The word chocolate is from the Nahuatl, and new archeological findings have not only dated the invention of chocolate by the Mesoamerican peoples almost 600 years earlier than previously thought, but this evidence suggests the first chocolate was actually a kind of beer.  Researchers have suggested “the distinctive taste of chocolate was stumbled upon by ancient brewers fermenting cacao pulp to make a kind of beer known later to the Spanish as chicha.”  Chicha is a beer which involves masticating the maize prior to fermentation and is still brewed in some parts of Mesoamerica, giving us a contemporary glimpse of ancient brewing practices.

Could the AB04 hint at what that ancient cacao-beer might have tasted like?  Probably not, but like Aztlán, it can stand in as a glorious invention.

At  the tasting James Watt asked the crowd what foods they thought might pair with it and immediately I thought of mole- named for the verb moler, or to grind.  And what a grind making the mole is!  The ultimate in slow food, it’s a lot like brewing beer: labor-intensive, communal and full of variations.  It takes two days to make the mole, which contains chilis, chocolate, seeds and herbs.  And like beer, it is a food in which one can put dreams and wishes, memories and hopes as you grind and stir and grind and stir.

Briar’s on Fire
October 26, 2010

Smoked rose petals.

Berliner Weiss mit blut: the only drink they serve in the asylum.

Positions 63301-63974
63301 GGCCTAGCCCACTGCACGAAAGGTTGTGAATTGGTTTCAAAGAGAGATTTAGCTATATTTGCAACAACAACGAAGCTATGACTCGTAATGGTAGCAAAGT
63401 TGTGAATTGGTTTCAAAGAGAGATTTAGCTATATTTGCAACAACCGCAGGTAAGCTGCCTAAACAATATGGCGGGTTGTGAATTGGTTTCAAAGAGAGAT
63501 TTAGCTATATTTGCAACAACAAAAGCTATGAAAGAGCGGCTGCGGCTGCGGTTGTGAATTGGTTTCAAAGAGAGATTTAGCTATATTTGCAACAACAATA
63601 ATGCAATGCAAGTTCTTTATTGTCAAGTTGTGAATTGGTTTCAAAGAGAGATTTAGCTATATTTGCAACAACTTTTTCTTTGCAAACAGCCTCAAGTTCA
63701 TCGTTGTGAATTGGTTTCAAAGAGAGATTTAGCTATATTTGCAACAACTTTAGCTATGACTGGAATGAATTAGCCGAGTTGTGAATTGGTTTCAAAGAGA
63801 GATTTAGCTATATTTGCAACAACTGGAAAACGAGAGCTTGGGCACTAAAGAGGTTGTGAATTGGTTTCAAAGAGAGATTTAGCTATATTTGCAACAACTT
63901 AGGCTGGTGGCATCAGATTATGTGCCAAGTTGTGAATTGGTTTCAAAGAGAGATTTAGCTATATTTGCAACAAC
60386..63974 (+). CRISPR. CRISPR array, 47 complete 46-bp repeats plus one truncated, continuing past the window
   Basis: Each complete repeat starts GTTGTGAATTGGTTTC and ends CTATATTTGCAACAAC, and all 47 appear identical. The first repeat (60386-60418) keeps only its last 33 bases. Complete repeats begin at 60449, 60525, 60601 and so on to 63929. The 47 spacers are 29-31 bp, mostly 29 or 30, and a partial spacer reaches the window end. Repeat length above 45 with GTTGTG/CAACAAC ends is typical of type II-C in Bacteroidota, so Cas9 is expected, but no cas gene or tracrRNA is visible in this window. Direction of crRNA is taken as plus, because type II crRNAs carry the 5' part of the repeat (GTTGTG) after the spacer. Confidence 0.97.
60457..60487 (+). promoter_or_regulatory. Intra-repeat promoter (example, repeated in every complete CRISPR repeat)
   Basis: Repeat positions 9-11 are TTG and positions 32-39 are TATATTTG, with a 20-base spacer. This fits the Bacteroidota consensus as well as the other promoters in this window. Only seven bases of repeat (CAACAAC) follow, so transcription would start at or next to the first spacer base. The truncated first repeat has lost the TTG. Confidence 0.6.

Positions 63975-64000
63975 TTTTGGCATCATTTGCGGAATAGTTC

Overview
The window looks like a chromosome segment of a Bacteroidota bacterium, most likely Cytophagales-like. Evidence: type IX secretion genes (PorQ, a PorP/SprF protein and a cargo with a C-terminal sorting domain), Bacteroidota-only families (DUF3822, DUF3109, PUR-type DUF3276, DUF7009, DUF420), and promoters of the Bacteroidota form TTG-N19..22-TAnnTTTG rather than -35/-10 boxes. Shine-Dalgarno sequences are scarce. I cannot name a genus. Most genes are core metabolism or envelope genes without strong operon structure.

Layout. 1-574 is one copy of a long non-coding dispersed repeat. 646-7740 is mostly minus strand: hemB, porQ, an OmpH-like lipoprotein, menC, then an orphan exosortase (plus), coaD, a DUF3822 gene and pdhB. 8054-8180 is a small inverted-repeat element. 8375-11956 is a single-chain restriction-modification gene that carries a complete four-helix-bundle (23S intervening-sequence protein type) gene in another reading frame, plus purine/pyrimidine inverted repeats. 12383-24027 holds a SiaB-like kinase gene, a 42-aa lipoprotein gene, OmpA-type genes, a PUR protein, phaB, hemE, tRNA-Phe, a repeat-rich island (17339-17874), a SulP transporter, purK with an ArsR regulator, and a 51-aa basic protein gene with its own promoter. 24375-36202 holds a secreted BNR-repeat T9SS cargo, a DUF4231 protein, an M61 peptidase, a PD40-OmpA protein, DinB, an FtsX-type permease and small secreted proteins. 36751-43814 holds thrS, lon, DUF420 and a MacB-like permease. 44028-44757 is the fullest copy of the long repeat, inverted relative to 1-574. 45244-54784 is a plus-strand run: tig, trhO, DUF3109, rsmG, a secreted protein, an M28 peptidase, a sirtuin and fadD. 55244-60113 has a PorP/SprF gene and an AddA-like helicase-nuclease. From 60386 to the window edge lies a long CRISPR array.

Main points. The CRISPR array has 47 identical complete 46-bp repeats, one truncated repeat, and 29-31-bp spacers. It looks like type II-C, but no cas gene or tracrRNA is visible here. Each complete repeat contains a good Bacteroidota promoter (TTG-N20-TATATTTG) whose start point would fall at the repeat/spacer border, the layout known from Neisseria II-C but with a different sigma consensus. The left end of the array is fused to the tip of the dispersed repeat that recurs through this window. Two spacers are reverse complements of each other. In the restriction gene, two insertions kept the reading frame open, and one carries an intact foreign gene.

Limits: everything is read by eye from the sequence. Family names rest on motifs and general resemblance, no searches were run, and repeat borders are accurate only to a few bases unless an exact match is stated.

a hint of ozone.

I’m drinking BrewDog’s Prototype 27.  Mr. Malting and I took a first sip, immediately looked at each other and said, Black Phoenix Alchemy Lab– a Los Angeles perfumer/magician, who makes a scents based on circus side show characters and famous deviants. If only there were a perfume that smelled like this beer!

It’s a puzzle to the senses– the closest I’ve come to synesthesia in a beer, and no less refreshing for its complexity.

James from BrewDog, in his generosity and wisdom, sent me a bottle of this stuff months ago and I finally opened it tonight.  I tasted it without reading what it was (for the record, I just looked it up and it’s one of 150 bottles made,  Hardcore IPA with raspberries aged in a whiskey cask.)  It came to me with the white, hand-written label.   I had no idea what was in it or how it was made, and there’s a certain delight in going in blind– the shock of the red  in the glass– surely berries are involved– and then the intense rose esther and smoke hit you like some sinister fairy-tale conflagration.  When the story is over, the glass empty, you feel like a child asking, again!  again!